I find that for some time, I’ve been uneasy with the idea that when they define for instance, feminism… If that entire attack is on whatever is liberal feminism, and the idea that liberal feminism is just, you know, it’s just capitalism packaged this way…. And so, you have to define feminism in this whole kind of, Marxist way. And, you know, “the workers, workers, workers, workers,” that’s what I feel very uneasy about, because that will be said, Now, the point is, I used to think even then, yeah, maybe they have to do it this way in America, because maybe, you know, liberal feminism is whatever… Hillary Clinton is an automaton. You have to, but the point, even then it used to strike me, but that look, when there’s a Hillary-Trump confrontation going, there’s a lot of anti feminism being directed against Hillary Clinton as well. I am not with her [as far as the meaning of] feminism, but the fact is, I do recognize that there is an anti feminism working against her and for Trump. 

And at the same time in India, I would keep saying that, you know, in India, what my left friends in America saying about feminism, means nothing here, because there’s anti feminism here, and so many of those of people like me, who joined the left movement in our, in our college days, in the 90s, we had to fight every inch of the way, inside left movements and organizations to change the idea that mark… You know, the fact that being left meant you were not a feminist, meant that they were anti feminist, therefore, you were homophobic, and absolutely misogynist. And this was what women’s organizations associated with the left. It was hard going to change these things there. And then to say that even now, feminism is not common sense in India. So, you know, it feels as though if there’s an international language of feminism we are talking about, then it’s difficult to talk about some kind of anti liberal feminism, because in India, that’s just a liberal feminism. To speak about the right of women to wear short skirts in India, for the longest time, and even now, to some extent, you have left women leaders in India, certainly, but in Nepal, even now, even now, saying that, “Oh, that’s capitalism. That’s just capitalism.” I’ve heard Nepali women leaders of the of the highest rank in the left say these things. 

So again, what I mean that the distinction from liberals is the last priority and think it shouldn’t be on our minds at all. Yeah, distinction from you know, capitalist bigwigs? Yes. You know, from capital? Yes. But not from liberal ideology. 

Yeah, I think it was very, very useful for me as well, very helpful for me to have this conversation. And, as I said, I think that this is a process for me of not being sure of too many things, except I’m absolutely sure of what I have this anti democratic language and politics or shared politics and political language that I’m hearing. And right now that is something I’m sure about how exactly to organize against it. And how exactly. I would define my politics more broadly, I think those are things I’m in the process of exploring.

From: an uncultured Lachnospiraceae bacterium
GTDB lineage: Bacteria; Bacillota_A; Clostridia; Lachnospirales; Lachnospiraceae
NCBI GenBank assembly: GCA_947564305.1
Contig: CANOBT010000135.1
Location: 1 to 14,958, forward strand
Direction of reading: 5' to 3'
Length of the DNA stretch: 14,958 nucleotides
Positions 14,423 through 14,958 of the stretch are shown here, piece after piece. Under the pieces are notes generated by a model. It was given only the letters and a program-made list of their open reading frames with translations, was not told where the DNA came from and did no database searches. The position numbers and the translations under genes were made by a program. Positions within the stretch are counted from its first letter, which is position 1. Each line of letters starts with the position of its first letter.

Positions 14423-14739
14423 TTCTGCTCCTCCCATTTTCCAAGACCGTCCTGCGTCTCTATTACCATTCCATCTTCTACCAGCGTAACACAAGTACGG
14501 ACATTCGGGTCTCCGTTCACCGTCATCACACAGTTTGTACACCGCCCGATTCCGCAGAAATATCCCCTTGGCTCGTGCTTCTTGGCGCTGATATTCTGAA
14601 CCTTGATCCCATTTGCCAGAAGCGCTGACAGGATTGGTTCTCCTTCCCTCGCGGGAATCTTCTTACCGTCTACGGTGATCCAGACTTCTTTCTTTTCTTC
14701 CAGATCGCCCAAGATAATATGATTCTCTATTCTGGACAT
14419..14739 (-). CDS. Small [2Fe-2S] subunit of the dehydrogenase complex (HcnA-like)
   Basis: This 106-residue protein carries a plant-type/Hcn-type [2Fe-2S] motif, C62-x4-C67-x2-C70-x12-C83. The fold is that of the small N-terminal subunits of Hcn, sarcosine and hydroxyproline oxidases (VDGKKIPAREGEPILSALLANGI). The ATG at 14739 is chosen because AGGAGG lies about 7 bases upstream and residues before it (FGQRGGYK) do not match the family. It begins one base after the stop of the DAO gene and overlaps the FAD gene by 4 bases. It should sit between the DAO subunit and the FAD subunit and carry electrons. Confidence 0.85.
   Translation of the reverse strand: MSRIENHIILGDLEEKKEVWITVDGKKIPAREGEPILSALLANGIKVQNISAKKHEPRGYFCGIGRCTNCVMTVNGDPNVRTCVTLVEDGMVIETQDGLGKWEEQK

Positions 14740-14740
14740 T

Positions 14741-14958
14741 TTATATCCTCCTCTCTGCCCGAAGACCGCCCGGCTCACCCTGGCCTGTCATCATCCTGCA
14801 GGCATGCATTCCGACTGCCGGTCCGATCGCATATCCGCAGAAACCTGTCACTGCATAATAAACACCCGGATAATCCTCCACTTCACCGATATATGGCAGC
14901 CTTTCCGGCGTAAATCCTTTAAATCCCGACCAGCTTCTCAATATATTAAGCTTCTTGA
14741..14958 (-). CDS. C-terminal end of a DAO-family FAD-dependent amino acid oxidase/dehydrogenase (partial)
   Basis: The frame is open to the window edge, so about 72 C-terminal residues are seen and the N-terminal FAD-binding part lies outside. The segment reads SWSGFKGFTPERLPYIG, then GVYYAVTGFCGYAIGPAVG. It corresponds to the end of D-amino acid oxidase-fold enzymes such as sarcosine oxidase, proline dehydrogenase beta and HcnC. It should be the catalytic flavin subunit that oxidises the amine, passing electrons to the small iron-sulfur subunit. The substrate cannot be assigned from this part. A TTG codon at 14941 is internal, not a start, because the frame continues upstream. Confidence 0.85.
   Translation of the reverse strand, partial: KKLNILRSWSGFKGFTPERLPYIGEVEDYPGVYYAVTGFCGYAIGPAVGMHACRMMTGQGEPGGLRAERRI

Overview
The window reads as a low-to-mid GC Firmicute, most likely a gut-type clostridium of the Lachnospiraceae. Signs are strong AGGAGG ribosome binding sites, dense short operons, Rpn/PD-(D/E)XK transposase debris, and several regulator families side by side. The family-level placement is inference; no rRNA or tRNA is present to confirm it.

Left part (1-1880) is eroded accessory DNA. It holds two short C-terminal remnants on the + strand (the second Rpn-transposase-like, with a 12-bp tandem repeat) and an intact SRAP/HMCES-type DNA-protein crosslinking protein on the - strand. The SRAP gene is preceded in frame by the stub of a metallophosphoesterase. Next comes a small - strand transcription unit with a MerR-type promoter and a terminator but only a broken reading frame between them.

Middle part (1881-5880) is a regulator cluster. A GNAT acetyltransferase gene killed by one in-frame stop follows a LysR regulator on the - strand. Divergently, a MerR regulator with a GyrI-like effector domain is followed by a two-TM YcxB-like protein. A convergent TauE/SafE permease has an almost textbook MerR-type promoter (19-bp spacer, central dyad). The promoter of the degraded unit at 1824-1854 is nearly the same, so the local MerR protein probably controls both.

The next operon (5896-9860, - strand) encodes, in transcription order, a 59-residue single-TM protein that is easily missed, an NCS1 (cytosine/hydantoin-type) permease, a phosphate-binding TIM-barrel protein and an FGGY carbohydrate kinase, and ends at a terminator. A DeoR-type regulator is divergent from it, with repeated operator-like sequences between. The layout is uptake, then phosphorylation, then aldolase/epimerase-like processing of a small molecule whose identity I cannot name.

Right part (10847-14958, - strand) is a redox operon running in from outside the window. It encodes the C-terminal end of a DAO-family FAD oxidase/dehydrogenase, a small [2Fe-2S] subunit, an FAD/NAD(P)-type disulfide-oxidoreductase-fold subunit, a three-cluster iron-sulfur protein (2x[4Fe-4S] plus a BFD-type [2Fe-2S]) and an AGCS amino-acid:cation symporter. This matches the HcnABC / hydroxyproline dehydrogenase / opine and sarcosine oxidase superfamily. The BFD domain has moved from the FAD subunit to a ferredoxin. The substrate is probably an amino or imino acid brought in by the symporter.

Democratic Party and Ukraine
But one thing: When I say liberal, by no means do I mean, you know, liberal in the sense of, you know, the Democratic Party or the Congress Party in India and all of that. That is not my position at all. I mean, in terms of voices that are genuinely advocating for various kinds of democratic movements and struggles, but who do not describe themselves or think of themselves as being socialist There are many examples. I don’t want to get into specifics there. But I would say that absolutely, I think that’s the whole thing, that we would be criticizing the Biden administration for not doing enough for Ukraine. We would not be criticizing it for doing too much for Ukraine. And basically, that’s what Trump would say. And that’s what media which mainly say that, why aren’t we focusing on our problems? And why are we spending money on wars abroad? So everybody from Ron Paul to Mearsheimer to Medea Benjamin to the Biden administration are many in the Biden administration. 

So I think that what we mean when we… and the same thing goes for so many other things – for migrants rights for police, state kinds of things, all this… I think that the the government and the party – these are not obviously, these are not liberal measures. So, any democrat in a genuine, and I mean, a small “d” democrat, must fight back against these measures. I think that all I’m saying is that having anti capitalism as one’s calling card is not a guarantee that you’re really serious about fighting for democracy. And that’s all. That’s all. It doesn’t mean that in order to fight for democracy, you do not have to fight for capitalism. I don’t think that that is what I’m saying.